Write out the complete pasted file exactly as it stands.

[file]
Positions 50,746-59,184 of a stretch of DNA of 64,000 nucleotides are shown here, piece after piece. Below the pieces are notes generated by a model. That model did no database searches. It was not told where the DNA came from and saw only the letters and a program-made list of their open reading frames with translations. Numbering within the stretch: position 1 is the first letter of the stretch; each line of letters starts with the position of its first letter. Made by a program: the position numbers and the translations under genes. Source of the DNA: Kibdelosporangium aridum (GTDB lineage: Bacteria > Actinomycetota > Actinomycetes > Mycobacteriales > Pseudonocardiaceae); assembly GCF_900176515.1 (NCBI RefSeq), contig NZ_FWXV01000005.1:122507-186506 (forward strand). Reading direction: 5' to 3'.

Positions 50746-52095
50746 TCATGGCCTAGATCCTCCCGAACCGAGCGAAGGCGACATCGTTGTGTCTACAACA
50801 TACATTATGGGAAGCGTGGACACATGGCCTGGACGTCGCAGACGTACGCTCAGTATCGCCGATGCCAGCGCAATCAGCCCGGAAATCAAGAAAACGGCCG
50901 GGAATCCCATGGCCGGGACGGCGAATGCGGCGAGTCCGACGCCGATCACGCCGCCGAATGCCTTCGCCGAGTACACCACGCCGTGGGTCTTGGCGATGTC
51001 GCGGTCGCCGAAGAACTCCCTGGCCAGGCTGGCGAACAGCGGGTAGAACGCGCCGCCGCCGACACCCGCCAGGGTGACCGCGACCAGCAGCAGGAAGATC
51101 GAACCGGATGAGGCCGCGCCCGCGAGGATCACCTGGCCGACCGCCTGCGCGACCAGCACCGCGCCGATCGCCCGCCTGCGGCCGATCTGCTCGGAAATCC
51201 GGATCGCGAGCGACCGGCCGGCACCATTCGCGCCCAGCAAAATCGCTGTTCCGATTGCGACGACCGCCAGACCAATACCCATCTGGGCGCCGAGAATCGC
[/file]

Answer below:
Positions 50,746-59,184 of a stretch of DNA of 64,000 nucleotides are shown here, piece after piece. Below the pieces are notes generated by a model. That model did no database searches. It was not told where the DNA came from and saw only the letters and a program-made list of their open reading frames with translations. Numbering within the stretch: position 1 is the first letter of the stretch; each line of letters starts with the position of its first letter. Made by a program: the position numbers and the translations under genes. Source of the DNA: Kibdelosporangium aridum (GTDB lineage: Bacteria > Actinomycetota > Actinomycetes > Mycobacteriales > Pseudonocardiaceae); assembly GCF_900176515.1 (NCBI RefSeq), contig NZ_FWXV01000005.1:122507-186506 (forward strand). Reading direction: 5' to 3'.

Positions 50746-52095
50746 TCATGGCCTAGATCCTCCCGAACCGAGCGAAGGCGACATCGTTGTGTCTACAACA
50801 TACATTATGGGAAGCGTGGACACATGGCCTGGACGTCGCAGACGTACGCTCAGTATCGCCGATGCCAGCGCAATCAGCCCGGAAATCAAGAAAACGGCCG
50901 GGAATCCCATGGCCGGGACGGCGAATGCGGCGAGTCCGACGCCGATCACGCCGCCGAATGCCTTCGCCGAGTACACCACGCCGTGGGTCTTGGCGATGTC
51001 GCGGTCGCCGAAGAACTCCCTGGCCAGGCTGGCGAACAGCGGGTAGAACGCGCCGCCGCCGACACCCGCCAGGGTGACCGCGACCAGCAGCAGGAAGATC
51101 GAACCGGATGAGGCCGCGCCCGCGAGGATCACCTGGCCGACCGCCTGCGCGACCAGCACCGCGCCGATCGCCCGCCTGCGGCCGATCTGCTCGGAAATCC
51201 GGATCGCGAGCGACCGGCCGGCACCATTCGCGCCCAGCAAAATCGCTGTTCCGATTGCGACGACCGCCAGACCAATACCCATCTGGGCGCCGAGAATCGC